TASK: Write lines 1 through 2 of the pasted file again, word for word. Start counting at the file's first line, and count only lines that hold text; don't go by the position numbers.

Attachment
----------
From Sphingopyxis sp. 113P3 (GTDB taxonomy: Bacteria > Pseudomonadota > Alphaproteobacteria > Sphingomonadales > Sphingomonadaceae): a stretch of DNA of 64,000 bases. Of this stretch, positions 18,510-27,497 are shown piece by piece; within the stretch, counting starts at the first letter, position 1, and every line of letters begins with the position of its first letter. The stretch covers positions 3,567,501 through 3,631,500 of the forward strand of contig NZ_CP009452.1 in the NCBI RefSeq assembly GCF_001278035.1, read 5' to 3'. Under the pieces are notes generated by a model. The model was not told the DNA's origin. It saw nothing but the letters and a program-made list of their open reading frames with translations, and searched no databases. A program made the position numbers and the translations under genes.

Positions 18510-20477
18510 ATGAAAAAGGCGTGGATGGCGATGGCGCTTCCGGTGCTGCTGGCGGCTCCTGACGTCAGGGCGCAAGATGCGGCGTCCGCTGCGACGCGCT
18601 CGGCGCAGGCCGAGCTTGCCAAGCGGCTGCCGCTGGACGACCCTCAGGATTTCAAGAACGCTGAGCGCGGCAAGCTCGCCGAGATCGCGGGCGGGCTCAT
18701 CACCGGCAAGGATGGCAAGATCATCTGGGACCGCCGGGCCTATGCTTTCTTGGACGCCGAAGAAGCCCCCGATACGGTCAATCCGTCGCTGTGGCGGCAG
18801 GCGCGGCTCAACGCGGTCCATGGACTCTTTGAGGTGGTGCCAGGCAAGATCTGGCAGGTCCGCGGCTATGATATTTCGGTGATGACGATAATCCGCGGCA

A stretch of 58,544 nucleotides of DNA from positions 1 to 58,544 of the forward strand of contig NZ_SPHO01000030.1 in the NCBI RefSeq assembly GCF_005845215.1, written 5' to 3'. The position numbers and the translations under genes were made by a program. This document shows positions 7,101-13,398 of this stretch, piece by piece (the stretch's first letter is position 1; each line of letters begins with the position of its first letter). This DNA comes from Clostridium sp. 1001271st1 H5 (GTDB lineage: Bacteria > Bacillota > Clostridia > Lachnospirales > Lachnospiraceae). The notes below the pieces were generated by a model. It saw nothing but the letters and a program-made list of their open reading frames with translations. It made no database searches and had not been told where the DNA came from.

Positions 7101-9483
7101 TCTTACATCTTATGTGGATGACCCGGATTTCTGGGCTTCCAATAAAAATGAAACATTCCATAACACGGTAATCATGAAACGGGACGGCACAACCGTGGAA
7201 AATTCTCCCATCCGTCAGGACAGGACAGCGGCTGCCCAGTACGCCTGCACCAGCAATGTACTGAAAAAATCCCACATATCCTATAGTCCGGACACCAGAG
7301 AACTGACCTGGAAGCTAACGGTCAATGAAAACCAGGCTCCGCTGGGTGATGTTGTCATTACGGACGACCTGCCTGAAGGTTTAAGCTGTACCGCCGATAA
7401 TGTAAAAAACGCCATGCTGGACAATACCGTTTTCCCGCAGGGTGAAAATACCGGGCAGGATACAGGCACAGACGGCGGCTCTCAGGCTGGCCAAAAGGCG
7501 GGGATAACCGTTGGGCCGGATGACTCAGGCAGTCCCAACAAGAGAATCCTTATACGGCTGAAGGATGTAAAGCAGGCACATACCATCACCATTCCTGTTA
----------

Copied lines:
From Sphingopyxis sp. 113P3 (GTDB taxonomy: Bacteria > Pseudomonadota > Alphaproteobacteria > Sphingomonadales > Sphingomonadaceae): a stretch of DNA of 64,000 bases. Of this stretch, positions 18,510-27,497 are shown piece by piece; within the stretch, counting starts at the first letter, position 1, and every line of letters begins with the position of its first letter. The stretch covers positions 3,567,501 through 3,631,500 of the forward strand of contig NZ_CP009452.1 in the NCBI RefSeq assembly GCF_001278035.1, read 5' to 3'. Under the pieces are notes generated by a model. The model was not told the DNA's origin. It saw nothing but the letters and a program-made list of their open reading frames with translations, and searched no databases. A program made the position numbers and the translations under genes.

Positions 18510-20477